AJR goes PUBLIC for Fall Fest

Student Programming Board announces this year's Fall Fest artists

By on September 4, 2018

This past Thursday, Aug. 30, the Student Programming Board (SPB) announced the annual Fall Fest headliner that students have been eagerly awaiting. The group headlining Fall Fest is indie-pop group AJR with special guest PUBLIC.

As students gathered on the lawn outside of the student center, senior Mainstage Chair, Olivia Morgan, revealed the artists for this year’s Fall Fest.

Fall Fest is Quinnipiac’s annual fall concert that is free for all students and includes many food trucks and activities set up all around South Lot that encourages students to have some campus interaction while enjoying themselves and having fun.

Fall Fest is on Sept. 15 in South Lot on Main Campus.

AJR was formed in New York City in 2005, and is known for their singles “Weak,” “Burn the House Down” and “Sober Up.”

Following the release of “Weak,” AJR went straight to the top 10 on the Billboard Dance Club Chart and has since gone platinum.

The opener of the event, PUBLIC, is another indie band with electronic influences, with their most popular singles being “Pretty Faces” and “Make You Mine.”

After the reveal of these artists, students shared their excitement.

“We were telling our friends when we were all together the other night and [we] started playing their songs,” sophomore journalism major Katie O’Keefe. “All their popular ones like ‘Weak’.”

Both of these bands having a similar indie-pop sound is no coincidence though. Each year, SPB sends out a campus wide survey which helps the organization select the artists that most closely match the wants and interests of the students.

“We were looking at the data after Fall Fest last year with [another survey] for Wake the Giant,” Morgan said. “We use that data to make this decision, to see which way the students want [the concerts] to go and I think this artist fits where they want it.”

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Students are looking forward to attend the event and many are surprised at the headlining artist.

“I didn’t know I knew as many of their songs,” sophomore physical therapy major, Sara Anoushian said. “I’m looking forward to the concert.”

SPB and Morgan have been planning this decision since July and although it seems like an easy process, there were some hiccups while planning the event.

“We were kind of hesitant with the price at one point, but we were able to get them where we needed to and it worked out,” Morgan said. “We’re trying to make it a completely free event, we’re still trying to make sure that the food trucks are free – that’s one of our goals since the concert itself is free.”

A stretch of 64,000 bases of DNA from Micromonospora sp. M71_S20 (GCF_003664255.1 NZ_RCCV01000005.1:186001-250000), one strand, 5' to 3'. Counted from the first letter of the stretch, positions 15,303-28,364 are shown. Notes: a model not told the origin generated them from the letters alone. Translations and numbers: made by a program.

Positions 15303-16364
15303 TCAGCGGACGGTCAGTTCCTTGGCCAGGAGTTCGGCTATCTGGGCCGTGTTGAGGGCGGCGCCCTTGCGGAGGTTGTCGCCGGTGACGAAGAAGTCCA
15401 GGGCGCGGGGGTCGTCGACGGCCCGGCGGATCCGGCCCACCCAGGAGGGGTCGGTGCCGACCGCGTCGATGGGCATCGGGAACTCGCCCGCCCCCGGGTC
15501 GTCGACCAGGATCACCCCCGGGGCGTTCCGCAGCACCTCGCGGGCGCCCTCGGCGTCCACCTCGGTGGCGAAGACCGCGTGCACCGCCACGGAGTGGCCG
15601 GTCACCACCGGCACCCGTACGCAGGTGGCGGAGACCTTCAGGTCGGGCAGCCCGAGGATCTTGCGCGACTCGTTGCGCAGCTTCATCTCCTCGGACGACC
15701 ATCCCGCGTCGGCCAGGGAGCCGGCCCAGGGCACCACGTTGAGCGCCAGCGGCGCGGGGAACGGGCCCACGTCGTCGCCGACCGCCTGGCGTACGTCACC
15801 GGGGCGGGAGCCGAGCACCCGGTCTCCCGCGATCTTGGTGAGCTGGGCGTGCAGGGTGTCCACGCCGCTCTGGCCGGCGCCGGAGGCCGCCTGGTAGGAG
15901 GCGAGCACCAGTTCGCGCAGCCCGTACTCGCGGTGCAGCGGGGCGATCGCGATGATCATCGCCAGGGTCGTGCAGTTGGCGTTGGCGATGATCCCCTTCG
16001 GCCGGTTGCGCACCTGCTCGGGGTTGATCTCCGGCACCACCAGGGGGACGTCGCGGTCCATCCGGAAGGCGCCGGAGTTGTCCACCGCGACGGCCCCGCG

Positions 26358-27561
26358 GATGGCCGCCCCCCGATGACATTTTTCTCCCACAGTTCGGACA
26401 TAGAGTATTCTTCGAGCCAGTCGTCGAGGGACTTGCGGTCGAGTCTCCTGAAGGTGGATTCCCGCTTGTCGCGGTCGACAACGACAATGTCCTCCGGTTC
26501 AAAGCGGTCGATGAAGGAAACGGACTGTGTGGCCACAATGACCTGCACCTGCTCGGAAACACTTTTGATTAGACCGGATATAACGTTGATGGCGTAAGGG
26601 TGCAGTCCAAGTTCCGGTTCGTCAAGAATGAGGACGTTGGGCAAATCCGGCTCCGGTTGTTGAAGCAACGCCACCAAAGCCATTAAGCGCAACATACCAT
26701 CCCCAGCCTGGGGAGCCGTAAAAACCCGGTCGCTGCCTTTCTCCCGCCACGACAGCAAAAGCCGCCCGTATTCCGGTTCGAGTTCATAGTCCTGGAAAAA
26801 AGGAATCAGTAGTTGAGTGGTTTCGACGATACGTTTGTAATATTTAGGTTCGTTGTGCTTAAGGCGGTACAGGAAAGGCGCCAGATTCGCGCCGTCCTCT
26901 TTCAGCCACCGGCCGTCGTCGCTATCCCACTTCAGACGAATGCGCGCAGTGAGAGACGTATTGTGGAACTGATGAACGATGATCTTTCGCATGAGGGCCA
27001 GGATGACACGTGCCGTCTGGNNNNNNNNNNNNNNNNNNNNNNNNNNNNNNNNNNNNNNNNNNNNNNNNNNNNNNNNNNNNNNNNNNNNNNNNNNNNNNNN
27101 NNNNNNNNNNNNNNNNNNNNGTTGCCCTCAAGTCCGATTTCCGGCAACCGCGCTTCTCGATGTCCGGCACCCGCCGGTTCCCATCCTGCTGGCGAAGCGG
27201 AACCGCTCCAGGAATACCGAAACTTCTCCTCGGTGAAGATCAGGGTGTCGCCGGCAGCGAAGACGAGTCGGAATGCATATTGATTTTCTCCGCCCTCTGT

This is Morgan’s first time as Mainstage Chair and she couldn’t have been more happy with this outcome.

“It’s been a really fun learning experience on my end because how often do you get to plan a concert?” Morgan said. “It’s been really cool working with the campus partners to get this put together.”

However, this decision wouldn’t have happened if students hadn’t given their feedback.

“When I’m making those decisions, I have the students in mind and I have all the major parts of the survey listed in my notebook to make sure they get what they want.” Morgan said. “We try the best we can to get [the students] what they want.”

In a poll published from the Quinnipiac Chronicle’s twitter taken by 93 students, 58 percent of student are still unaware of who is performing. In regards to whether students will attend the event, 28 percent of students are excited to go and 14 percent of students said they would sit out.

The surveys sent out by SPB are a crucial part to landing musicians to play at Fall Fest to make sure the students enjoy the fall event while also increasing involvement between students and student organizations.

“Yeah I think I’ll go. I’ve heard some of their music and they’re pretty good, so I’m interested,” freshman education major Madeleine Shellard said.

“I think it’s really important that whenever an organization sends out a survey trying to get student feedback… to answer them, because [the organization] is just trying to make their programs better for the students,” Morgan said.

“We’re trying to make it a fun afternoon for the students, hopefully it will be cooler and we won’t have anyone passing out. We just want them to have a nice time.”

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